They must have been a sight to behold: Miyuki, a crumpled mess on the carpeted floor, barely kept upright by the counter behind him; and the kid wielding his frying pan as if it were a sword meant to slay dragons, having returned from his quest, triumphant, mobile phone falling to his feet with a soft thud. Personally, Miyuki thought he looked more like Peter Pan than a dashing knight, impishly willful and naturally rumpled. Anyone else would have been utterly dumbfounded, would have laughed to mask their discomfort, would have probably tried to call the cops, or would have been halfway done dialing. Anyone else, but not Chris. He stood between them, at their apex, commanding their attention, unwinding a charcoal scarf from around his neck. He concentrated on the kid.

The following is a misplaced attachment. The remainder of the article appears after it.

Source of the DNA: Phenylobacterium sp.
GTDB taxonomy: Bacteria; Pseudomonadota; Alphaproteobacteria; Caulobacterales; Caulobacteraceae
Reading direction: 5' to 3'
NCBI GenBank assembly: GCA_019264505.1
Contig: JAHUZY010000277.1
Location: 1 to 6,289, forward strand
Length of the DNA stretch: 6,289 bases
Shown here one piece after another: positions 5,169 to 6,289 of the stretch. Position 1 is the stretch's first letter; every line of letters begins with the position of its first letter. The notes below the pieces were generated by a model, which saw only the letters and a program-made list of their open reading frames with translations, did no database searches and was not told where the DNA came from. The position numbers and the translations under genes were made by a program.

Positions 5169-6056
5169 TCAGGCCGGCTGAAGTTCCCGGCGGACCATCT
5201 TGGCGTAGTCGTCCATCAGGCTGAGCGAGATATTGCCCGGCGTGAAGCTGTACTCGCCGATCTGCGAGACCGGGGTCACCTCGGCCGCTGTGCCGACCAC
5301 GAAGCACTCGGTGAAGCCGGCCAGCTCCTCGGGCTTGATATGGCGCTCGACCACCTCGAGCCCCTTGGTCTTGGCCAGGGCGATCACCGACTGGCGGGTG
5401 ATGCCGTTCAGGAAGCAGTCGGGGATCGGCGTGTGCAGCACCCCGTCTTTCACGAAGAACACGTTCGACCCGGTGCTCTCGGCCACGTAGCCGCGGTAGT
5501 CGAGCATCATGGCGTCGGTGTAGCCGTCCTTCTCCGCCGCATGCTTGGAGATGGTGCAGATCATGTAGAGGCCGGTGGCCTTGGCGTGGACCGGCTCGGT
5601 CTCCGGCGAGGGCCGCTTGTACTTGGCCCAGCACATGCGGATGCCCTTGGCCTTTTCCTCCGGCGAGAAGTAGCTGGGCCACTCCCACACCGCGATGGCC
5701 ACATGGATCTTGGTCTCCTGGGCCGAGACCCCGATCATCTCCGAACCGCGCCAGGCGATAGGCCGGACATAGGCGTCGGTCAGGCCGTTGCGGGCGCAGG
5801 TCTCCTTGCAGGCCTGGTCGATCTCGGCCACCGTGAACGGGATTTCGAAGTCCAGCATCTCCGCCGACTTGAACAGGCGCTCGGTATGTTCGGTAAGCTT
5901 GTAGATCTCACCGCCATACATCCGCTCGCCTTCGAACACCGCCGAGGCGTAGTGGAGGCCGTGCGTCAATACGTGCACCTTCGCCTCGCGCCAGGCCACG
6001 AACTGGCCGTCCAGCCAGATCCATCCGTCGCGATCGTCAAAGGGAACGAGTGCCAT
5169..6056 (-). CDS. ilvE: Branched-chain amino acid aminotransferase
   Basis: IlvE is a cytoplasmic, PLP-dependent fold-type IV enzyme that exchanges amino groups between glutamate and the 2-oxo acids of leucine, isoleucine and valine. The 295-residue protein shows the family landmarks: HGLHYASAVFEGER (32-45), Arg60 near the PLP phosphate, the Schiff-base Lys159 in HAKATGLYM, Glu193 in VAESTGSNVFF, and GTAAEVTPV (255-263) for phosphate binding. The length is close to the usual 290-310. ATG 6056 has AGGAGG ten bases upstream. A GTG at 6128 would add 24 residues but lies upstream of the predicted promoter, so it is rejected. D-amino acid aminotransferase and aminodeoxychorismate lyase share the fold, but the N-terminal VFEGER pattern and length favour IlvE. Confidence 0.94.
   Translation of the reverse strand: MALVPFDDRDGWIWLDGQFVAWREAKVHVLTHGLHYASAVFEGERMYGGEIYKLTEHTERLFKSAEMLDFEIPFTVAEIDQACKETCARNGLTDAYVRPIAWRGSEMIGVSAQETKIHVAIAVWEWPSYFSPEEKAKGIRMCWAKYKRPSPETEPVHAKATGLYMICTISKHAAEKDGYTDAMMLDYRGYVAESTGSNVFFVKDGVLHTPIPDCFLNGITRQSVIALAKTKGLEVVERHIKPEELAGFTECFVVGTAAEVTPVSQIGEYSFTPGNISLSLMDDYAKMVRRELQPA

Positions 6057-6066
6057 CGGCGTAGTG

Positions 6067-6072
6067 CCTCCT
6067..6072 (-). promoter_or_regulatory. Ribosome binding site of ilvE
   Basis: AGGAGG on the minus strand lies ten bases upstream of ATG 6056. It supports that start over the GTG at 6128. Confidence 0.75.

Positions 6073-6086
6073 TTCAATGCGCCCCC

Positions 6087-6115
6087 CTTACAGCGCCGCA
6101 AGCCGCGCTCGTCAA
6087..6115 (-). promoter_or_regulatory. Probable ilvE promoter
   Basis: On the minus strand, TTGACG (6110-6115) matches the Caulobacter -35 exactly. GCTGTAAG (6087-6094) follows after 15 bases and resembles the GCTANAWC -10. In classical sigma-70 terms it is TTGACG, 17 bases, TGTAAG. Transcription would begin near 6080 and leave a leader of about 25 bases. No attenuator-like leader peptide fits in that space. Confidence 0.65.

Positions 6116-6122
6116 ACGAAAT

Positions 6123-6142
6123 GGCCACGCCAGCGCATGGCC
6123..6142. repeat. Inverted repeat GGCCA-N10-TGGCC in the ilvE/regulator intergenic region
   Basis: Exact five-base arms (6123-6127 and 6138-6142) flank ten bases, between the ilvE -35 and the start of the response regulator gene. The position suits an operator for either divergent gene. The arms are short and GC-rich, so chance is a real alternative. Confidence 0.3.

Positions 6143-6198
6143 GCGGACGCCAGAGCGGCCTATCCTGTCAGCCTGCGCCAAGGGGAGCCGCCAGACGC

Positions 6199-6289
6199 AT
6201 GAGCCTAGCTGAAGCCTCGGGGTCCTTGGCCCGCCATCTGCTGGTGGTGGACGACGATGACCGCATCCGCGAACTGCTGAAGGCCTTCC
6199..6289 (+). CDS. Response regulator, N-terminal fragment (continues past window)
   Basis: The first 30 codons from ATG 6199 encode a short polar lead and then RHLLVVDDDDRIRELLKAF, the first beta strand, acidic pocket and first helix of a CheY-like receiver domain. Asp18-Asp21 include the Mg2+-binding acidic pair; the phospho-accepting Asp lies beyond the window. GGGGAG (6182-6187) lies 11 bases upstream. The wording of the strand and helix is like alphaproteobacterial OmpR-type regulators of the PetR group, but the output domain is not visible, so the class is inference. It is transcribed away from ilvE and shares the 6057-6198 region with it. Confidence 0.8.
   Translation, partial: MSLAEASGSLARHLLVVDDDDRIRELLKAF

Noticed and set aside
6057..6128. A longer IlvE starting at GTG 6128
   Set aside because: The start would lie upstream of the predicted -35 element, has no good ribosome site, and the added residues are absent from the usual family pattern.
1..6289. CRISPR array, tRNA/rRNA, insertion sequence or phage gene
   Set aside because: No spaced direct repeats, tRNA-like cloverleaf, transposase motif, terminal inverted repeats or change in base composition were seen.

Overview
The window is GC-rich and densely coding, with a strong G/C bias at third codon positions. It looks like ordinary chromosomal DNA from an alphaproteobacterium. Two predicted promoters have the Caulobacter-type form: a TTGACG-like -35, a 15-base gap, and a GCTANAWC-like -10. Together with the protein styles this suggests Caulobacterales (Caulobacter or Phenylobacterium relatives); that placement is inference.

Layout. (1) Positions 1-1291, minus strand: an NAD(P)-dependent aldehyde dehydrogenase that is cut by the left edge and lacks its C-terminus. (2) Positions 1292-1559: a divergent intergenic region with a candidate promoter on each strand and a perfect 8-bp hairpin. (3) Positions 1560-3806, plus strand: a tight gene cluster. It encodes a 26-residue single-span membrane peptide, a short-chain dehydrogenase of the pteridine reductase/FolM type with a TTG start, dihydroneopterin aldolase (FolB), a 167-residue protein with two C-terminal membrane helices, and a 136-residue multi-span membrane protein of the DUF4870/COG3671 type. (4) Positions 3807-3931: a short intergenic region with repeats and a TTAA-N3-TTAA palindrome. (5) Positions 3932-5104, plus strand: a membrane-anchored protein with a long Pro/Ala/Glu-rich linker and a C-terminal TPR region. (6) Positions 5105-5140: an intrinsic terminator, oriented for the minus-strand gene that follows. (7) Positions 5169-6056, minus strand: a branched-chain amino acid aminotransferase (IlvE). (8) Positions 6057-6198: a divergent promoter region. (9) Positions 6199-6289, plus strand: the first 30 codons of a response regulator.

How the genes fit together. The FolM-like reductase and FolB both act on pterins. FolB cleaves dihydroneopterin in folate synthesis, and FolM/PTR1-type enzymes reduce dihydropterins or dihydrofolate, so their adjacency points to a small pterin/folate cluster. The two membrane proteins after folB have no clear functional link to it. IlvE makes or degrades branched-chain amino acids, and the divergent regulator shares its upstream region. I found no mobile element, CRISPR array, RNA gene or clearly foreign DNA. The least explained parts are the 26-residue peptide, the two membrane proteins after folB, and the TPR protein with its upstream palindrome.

“Eijun, what’s going on here?”
The kid blinked, once before regarding him with newfound interest, as if he had forgotten that Miyuki was right next to him, and again before turning his head to fully face Chris. He finally opened his mouth and a barrage of explanations spilled out. Miyuki caught the phrases “found your spare key taped inside the mailbox” and “hit your guest on the head with a pan” before he zoned them out, exhaustion taking over. There were hazy moments after that, of him getting up and making his way to the sink at Chris’s suggestion, of him shedding his cardigan and letting it fall to the floor, of him sloppily washing his face and neck, of Chris handing him a towel and then offering him a drink, of him shaking his head, he’d rather have water with lots of ice.
Of him settling by the counter again, Chris thoughtfully hanging his cardigan up behind him on the back of his seat. Of him facing the kid’s glare, those accusing eyes directly across him. Already up for round two. He was beginning to develop a migraine, Miyuki reckoned, if he didn’t already have one.
“Time for the adults to talk?” He drawled, taking a sip from his glass. He delighted in the instantaneous way his words made the kid turn red.